Released: September 21, 2007
Soybean Rust Confirmed for First Time in Kansas
MANHATTAN, Kan. – For the first time ever, Asian soybean rust has been confirmed in a Kansas soybean field.
Kansas State University researchers and the Kansas Department of Agriculture have confirmed that a leaf sample from a soybean plant collected from a sentinel plot in Montgomery County has the disease.
Asian soybean rusts arrival in Kansas was expected, said Kansas Secretary of Agriculture Adrian Polansky. And, we must continue to be vigilant, scouting for this disease in the coming years, to ensure we detect it early enough for growers to take action to protect their crops.
The site where the positive sample was found is one of 20 that the U.S. Department of Agriculture, working with KDA and K-State, planted around Kansas to monitor for the disease.
For this year, this will only be a problem in late-planted soybeans, said Kansas State University plant pathologist Doug Jardine. There are 300,000 to 400,000 acres of late-planted soybeans this year that are potentially in danger. This represents about 10 to 15 percent of the states crop.
In university research trials during the 2005 and 2006 growing seasons, measured yield losses to soybean rust ranged from 6 to 32 percent, Jardine said. He anticipates that any potential yield loss in Kansas this year in the late-planted bean crop would likely be at the lower end of this range.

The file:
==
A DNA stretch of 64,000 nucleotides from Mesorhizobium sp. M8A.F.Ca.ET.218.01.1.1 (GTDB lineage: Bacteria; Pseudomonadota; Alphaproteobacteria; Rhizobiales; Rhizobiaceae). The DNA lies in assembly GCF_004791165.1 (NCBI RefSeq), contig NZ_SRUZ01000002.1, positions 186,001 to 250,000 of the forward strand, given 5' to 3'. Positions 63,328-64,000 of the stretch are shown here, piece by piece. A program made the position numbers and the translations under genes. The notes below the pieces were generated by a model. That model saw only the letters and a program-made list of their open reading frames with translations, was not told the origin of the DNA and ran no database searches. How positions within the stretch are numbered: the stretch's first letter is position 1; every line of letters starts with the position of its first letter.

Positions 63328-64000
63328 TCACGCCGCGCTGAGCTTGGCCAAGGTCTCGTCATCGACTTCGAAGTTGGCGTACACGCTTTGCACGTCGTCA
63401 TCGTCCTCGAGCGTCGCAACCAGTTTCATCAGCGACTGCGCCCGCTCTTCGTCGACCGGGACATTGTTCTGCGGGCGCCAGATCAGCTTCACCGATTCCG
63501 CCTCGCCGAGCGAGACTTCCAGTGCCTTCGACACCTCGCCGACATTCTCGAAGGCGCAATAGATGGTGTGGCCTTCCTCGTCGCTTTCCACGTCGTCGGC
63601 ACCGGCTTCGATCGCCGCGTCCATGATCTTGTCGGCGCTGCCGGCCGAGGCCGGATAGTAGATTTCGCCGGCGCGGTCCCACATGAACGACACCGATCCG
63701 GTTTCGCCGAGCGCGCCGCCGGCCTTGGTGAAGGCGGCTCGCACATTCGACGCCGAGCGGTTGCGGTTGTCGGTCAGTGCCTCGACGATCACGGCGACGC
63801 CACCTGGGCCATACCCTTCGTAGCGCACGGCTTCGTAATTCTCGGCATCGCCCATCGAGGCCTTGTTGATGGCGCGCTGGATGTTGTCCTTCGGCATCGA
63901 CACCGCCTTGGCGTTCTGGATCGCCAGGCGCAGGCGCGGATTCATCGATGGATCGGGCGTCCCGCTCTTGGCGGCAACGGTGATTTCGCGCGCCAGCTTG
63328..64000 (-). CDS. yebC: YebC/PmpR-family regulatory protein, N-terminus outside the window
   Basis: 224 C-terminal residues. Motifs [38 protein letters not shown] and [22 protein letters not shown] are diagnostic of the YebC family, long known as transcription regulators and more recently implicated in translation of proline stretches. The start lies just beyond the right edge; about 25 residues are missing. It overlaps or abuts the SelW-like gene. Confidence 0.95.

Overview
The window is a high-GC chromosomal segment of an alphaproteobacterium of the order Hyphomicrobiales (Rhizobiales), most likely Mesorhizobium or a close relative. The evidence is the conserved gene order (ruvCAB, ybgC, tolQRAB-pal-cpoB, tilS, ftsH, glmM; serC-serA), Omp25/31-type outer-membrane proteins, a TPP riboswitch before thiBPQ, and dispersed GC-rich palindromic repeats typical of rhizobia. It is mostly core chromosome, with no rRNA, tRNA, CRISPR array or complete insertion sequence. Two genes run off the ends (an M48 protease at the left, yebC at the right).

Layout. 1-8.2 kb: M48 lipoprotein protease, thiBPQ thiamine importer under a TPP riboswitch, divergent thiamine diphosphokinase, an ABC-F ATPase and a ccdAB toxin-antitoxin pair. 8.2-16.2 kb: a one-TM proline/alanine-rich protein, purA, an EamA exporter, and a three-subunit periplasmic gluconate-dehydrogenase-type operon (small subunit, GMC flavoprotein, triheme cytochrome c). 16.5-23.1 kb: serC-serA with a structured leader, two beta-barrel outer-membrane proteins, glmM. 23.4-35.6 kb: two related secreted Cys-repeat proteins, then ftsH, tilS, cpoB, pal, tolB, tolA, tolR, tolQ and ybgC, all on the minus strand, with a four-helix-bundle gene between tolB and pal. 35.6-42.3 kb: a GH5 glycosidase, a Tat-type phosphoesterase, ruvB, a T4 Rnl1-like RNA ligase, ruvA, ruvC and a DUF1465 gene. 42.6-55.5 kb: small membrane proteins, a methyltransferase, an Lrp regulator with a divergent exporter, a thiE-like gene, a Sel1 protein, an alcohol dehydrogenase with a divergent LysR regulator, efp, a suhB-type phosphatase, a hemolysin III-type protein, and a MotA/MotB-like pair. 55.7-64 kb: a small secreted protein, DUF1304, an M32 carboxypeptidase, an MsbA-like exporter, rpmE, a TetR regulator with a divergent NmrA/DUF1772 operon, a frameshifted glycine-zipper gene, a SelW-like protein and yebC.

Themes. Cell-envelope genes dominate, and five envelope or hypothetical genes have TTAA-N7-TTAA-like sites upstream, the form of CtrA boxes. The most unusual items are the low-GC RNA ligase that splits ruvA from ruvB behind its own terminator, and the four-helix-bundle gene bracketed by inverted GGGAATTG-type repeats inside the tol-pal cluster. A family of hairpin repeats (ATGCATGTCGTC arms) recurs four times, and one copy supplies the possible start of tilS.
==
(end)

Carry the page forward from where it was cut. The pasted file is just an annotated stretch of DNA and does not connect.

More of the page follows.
Soybean rust was first found in the United States Nov. 6, 2004, in Louisiana. Since then, it has spread to several states.
The disease is caused by either of two fungal species – Phakopsora pachyrhizi, also know as the Asian species, and Phakopsora meibomiae, the New World species. The Asian species is the more aggressive of the two and causes more damage to soybean plants, said Jardine, who is the plant pathology state leader for K-State Research and Extension.
The disease is spread by wind-borne spores capable of being transported over long distances.
Asian soybean rust was first observed in Japan in 1902 and was found throughout most Asian countries and in Australia by 1934.
Any soybean field that has reached the R6 stage of development (full pod fill) is no longer in danger from the disease, Jardine said. Decisions to apply a fungicide on fields that have not reached that growth stage need to be made on a field-to-field basis.
K-State Research and Extension has developed a calculator spreadsheet to assist producers in making the decision whether to spray. It is available on the AgManager Web page at www.agmanager.info as Economics of spraying soybeans or accessible directly at: http://www.agmanager.info/crops/prodecon/production/decision/default.asp .
The decision to spray is dependent on a combination of growth stage, application costs, expected selling price and the yield that will be saved by spraying. Given the level of disease currently being found, yield savings would likely be no more than about 10 percent.